Author: Cherise Wolas
Published: August 29, 2017
Genre: Literary Fiction
FLW Rating: 3.5/5
I have been hearing praise about this book non-stop for the last year – yes since before it was released. One of my favorite book bloggers sang its praises and made me extremely curious, but with a length of over 500 pages I wasn’t willing to commit.
After all the build up, I’m a little bummed to say that in regards to my feelings on the book, I’m conflicted. It 100% met the hype with its thoughtfulness, diverse plotline, and prose, but there the structure and formatting felt jumpy and forced me to feel distracted and disinterested.
The Resurrection of Joan Ashby tells the story of, you guessed it, Joan Ashby, or Ashby as she prefers to be called. By the time Ashby is 21, she has already had two best sellers and is known around the world for her short story collections. She has plans to write indefinitely and not be distracted by love, marriage, or children, until exactly that happens. But this isn’t a story of someone who falls in to the sociatel norm of loving that path – this is the story of a someone struggling with their loss of identity — hence the preference to be called Ashby.
As I reflect on this story, it strikes me how much I connected with Ashby and care about the life that I was able to enter in to, if only for a short time. I am someone who wants children one day, but this story highlighted how “normal” that is, and how that normalization would be hard for someone who does not. And that’s why I think this book is so important. It does what it can to legitimize Ashby’s emotions in a world that doesn’t understand.
Is motherhood inescapably entwined in female life, a story every woman ends up telling, whether or not she sought or desired that bond; her nourishment, her caretaking, her love, needed by someone standing before her, hands held out, heart demanding succor, commanding her not to look away, but to dig deep, give of herself unstintingly, offer up everything she can?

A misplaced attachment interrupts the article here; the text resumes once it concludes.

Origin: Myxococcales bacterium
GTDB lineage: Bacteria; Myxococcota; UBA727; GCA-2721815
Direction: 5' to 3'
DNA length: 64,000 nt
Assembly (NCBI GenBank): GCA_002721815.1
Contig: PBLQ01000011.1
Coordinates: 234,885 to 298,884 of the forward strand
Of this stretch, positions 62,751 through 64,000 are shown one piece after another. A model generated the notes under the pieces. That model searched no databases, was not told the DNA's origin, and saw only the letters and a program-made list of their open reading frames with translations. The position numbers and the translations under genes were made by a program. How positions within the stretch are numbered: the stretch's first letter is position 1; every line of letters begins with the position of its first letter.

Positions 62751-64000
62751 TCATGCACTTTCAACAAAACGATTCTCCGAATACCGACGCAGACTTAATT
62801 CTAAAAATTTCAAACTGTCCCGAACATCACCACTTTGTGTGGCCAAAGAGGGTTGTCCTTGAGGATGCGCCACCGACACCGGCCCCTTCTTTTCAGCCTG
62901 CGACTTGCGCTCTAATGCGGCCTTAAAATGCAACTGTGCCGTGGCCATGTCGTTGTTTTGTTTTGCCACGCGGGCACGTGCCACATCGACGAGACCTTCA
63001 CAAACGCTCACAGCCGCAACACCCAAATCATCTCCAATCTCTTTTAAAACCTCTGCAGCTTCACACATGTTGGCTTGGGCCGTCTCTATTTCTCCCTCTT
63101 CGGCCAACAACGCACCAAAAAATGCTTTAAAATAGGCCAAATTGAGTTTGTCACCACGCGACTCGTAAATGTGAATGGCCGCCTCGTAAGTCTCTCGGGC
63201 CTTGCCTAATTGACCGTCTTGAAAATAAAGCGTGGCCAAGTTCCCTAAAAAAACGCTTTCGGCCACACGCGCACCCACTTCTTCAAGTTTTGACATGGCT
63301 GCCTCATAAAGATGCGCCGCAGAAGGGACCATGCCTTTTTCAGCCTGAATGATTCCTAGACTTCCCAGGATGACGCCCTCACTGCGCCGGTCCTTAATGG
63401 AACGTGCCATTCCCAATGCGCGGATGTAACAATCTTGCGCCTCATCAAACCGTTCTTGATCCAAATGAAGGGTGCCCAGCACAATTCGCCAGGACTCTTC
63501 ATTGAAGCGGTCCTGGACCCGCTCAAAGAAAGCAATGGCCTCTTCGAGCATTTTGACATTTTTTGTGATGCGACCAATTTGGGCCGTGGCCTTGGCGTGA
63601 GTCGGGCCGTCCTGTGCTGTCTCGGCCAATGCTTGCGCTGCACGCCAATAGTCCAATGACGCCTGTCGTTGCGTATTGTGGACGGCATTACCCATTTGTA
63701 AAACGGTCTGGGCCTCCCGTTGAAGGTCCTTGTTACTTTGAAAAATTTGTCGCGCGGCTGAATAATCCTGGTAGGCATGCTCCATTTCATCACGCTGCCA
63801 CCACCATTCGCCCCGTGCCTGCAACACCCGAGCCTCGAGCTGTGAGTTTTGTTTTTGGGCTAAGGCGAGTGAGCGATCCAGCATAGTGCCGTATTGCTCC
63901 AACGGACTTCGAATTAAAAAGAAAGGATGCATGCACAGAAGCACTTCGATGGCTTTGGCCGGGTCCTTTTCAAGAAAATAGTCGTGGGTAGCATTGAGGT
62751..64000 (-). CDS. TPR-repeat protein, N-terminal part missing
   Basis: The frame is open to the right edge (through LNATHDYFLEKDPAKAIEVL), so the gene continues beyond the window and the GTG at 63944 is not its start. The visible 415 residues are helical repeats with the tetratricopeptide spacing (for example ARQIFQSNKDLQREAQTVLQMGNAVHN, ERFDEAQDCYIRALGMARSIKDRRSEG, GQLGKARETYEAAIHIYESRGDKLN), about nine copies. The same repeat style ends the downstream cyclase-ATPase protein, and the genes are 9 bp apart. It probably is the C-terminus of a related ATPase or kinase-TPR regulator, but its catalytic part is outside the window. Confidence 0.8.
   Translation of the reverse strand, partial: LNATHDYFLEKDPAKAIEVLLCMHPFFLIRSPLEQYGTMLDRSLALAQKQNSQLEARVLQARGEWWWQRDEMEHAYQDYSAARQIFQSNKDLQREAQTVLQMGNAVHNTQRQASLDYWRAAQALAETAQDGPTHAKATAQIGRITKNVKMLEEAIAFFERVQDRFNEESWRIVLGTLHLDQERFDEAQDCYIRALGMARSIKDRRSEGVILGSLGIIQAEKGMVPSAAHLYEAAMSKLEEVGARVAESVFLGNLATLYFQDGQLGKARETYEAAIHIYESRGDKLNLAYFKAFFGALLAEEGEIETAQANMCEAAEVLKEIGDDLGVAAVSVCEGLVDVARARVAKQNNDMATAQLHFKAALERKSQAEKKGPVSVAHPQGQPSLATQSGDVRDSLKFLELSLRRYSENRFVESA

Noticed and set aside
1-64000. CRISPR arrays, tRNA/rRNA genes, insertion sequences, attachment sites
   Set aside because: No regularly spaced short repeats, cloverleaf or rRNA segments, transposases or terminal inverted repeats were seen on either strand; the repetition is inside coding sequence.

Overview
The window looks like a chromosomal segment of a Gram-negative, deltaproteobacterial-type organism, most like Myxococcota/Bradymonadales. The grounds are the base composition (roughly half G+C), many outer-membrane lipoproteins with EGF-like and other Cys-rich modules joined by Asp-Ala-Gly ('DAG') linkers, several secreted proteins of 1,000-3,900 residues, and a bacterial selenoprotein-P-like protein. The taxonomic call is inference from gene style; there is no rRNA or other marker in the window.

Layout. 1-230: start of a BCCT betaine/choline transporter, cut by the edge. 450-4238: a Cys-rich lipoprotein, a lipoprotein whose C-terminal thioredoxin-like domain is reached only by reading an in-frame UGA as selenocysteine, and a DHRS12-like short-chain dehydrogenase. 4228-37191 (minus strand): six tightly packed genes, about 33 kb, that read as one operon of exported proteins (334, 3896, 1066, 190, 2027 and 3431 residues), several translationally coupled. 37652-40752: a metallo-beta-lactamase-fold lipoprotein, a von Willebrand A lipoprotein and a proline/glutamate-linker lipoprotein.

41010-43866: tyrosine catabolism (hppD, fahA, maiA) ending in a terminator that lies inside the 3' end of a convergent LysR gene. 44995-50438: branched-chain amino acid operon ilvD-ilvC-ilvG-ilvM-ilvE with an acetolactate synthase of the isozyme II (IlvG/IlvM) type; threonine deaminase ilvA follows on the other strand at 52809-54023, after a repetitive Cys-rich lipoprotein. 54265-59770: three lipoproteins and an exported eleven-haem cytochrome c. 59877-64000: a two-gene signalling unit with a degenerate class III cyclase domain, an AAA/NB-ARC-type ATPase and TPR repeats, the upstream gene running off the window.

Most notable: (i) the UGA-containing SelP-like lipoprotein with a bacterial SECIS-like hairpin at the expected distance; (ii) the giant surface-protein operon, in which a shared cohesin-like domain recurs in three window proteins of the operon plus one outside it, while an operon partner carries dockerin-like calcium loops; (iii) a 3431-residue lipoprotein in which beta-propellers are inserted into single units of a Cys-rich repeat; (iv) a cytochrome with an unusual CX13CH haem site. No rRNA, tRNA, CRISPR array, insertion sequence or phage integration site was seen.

So with such a strong connection to the plot and the characters, I felt frustrated to feel disinterested for most of the middle section of the book. The bottom line for me is that the writing format did not flow the way it needs to in such a long book. The book is primarily written as a typical novel, but it begins with a magazine or newspaper article about Ashby and her successes, then intermittantly throughout the book her work is inserted in to the novel, and in the middle of the book there is a long sections in the format of “recordings”. While it was interesting to have a book-within-a-book, it took my brain a long time to transition in and out of these sections. This may be a personal preference, but particularly when the book is long, I find it important to get in the groove of the author’s writing and be able to read easily. 530 pages of struggling in and out of unexpected formatting and a variety of stories was tiring.
If you remove the exerpts from Ashby’s writings and the some of the other oddly formatted sections, I think the book could get down to a very hard hitting 350 pages. I would read this book and recommend it to everyone I know. At 530, it’s too long, too jumpy, and although I kind of hate to admit it, still pretty good by the time it’s all said and done.